Everyone recognizes that it takes time to learn the new systems, said Nancy O'Connor, regional administrator for the Centers for Medicare and Medicaid Services. But, she said, having lots of data that different providers can share and analyze has the potential to transform care. "This is the way we need to go as a country."
Fera, who works for ScribeAmerica, schedules her college class work around her 10-hour shifts in the ER. She shadows doctors as they work, typing information into a laptop as they examine patients.
"Our responsibility is to chart that in real time," she said.
Without scribes, emergency doctors usually see patients, then leave the room to summarize what they saw and said. Doctors check the scribes' work.
The trend of using scribes is stronger in other regions, but the companies said they were negotiating with local doctors.
Doctors who work in community hospitals are more likely to want scribes than those who work in academic medical centers, where medical students and residents are readily available.
EMSS is considering offering virtual scribes to remote hospitals that may not have premed students nearby. The idea is to equip a physician with a high-resolution camera and microphone.
Typically it is not hospitals but emergency physicians who pay for the scribes. The doctors make an average of close to $250,000 a year. TeamHealth - a physician-staffing company in Knoxville, Tenn., that employs or contracts with 3,100 emergency doctors, including those at Virtua and Kennedy Health Systems in South Jersey - has about 30 scribe programs and plans to add a dozen more this year.
Michael Murphy, a doctor who is CEO of ScribeAmerica, said, however, that about half of the company's new contracts in the last two years had been directly with hospitals. The institutions are judged on emergency department waiting times and patient satisfaction and are increasingly interested in efficiency, he said.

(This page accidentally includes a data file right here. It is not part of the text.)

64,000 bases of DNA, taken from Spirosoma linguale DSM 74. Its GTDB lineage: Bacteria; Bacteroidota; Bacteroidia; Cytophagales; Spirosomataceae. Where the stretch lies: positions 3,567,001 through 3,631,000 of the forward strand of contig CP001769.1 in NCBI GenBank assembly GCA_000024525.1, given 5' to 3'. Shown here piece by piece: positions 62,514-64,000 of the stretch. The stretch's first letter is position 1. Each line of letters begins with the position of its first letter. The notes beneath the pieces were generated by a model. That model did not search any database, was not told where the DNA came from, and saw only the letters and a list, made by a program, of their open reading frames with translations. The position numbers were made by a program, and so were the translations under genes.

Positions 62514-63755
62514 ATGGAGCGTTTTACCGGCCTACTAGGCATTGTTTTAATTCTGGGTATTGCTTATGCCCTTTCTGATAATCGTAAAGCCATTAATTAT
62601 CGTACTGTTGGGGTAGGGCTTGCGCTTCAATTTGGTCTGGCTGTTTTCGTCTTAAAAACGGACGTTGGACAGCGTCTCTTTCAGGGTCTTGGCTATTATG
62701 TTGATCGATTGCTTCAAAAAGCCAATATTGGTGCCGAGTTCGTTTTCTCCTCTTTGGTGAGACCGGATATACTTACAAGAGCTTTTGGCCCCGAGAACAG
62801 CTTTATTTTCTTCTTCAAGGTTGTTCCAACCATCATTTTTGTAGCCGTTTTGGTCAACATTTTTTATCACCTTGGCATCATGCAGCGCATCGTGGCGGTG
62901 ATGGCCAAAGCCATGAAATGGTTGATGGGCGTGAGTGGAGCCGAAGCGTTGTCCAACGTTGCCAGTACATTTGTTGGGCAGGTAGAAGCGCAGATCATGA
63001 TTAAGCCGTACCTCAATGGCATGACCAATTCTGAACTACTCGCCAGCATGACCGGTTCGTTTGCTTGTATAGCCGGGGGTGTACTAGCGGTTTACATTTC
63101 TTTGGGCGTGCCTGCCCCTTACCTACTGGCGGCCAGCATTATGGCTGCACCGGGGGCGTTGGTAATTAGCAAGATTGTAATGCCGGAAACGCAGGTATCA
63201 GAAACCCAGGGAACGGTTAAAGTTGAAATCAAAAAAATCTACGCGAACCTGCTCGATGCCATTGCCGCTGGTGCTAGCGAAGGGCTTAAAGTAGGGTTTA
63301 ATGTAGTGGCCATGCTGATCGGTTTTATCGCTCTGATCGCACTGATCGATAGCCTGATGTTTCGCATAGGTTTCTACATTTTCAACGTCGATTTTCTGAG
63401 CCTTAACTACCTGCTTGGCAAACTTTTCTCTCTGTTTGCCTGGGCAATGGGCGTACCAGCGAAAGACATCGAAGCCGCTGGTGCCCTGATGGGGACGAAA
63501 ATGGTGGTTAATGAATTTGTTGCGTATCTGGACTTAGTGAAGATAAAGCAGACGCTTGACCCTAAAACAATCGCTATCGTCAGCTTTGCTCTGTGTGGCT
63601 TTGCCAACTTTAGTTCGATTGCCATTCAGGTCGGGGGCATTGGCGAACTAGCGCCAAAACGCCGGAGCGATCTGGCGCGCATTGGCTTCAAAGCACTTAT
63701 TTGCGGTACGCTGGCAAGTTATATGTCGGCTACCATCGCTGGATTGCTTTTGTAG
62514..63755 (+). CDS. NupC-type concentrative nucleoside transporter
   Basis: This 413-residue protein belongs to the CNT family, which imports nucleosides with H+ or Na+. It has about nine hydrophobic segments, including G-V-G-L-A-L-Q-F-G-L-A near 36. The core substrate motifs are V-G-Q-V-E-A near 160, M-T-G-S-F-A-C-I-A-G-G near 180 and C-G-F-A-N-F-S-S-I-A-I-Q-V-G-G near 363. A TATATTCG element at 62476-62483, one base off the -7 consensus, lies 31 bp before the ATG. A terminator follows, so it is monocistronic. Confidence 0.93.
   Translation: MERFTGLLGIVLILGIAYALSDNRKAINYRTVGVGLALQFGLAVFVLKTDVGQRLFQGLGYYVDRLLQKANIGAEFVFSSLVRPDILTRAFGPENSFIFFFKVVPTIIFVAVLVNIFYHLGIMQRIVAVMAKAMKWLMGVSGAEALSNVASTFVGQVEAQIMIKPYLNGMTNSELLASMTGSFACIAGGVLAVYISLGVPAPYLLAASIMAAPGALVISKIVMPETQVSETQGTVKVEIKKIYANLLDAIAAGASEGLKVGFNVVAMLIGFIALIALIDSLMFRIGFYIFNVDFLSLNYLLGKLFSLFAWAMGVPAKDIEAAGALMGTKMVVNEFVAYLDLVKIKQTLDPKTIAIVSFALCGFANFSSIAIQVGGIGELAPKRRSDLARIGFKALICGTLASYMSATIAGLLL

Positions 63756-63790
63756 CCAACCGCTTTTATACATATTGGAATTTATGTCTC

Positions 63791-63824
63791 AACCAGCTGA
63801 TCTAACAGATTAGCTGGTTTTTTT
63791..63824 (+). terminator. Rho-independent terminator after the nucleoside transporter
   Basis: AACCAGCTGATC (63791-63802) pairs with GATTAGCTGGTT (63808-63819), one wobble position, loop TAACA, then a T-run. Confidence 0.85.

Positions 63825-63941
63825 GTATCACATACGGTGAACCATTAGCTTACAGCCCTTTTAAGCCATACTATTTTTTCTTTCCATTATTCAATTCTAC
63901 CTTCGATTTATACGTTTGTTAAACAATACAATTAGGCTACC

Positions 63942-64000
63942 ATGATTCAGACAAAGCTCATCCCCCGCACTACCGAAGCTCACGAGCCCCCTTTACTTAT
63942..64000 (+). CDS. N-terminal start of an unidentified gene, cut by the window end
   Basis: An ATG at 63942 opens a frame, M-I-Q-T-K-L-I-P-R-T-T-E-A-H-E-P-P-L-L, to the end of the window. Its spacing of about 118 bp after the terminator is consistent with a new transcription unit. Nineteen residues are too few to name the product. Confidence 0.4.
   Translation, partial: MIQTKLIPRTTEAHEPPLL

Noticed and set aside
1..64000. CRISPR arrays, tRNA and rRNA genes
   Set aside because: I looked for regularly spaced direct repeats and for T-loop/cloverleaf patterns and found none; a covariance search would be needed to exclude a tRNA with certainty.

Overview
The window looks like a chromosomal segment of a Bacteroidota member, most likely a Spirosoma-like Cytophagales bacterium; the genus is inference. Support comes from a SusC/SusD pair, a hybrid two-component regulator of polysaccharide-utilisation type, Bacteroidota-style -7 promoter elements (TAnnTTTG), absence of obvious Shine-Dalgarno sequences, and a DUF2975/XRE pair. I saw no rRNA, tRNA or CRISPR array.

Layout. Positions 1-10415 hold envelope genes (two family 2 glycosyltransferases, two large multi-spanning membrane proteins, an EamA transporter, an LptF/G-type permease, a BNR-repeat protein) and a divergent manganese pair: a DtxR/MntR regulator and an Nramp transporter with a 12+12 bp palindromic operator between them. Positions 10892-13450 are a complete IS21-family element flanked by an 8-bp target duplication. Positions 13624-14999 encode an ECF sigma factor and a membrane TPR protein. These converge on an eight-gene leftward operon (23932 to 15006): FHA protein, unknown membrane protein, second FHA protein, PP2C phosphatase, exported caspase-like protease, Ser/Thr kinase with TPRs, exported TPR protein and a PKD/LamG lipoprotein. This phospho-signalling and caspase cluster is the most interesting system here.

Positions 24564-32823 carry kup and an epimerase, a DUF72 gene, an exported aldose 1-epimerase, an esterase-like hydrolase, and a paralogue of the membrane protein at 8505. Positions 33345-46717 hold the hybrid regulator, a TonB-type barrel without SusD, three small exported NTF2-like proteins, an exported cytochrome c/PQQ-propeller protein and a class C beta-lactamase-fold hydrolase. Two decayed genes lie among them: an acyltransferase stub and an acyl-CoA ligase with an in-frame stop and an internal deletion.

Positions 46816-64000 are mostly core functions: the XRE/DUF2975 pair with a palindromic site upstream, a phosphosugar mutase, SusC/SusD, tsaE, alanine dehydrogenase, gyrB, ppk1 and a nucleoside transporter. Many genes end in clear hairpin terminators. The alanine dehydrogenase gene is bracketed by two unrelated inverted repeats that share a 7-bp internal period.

Scribes are in particular demand in ERs, "the most hectic, busy, fishbowl environment that you could possibly imagine," said Alex Geesbreght, who runs PhysAssist.
Some believe that as doctors grow more comfortable with electronic data entry, the demand for scribes will lessen.
The American College of Emergency Physicians' president-elect, David Seaberg, said that electronic records had slowed down ER doctors at his hospital in Tennessee at first, but that things had improved after about three months.
"It is faster once you learn the system, in my opinion," he said. "It makes your documentation much more complete."
Others believe scribes are here to stay because they speed things up and make doctors' days less stressful.
"I look at my scribe at the end of a nine-hour shift, and they are beat," Strumpf said. "I used to have to do that in addition to being a doctor."
Underwood's Bonner said about a quarter of the physicians in his group preferred inputting their own data. The others really like the scribes. "It's a huge physician satisfier," he said. "I could see it expanding to the nursing side as well."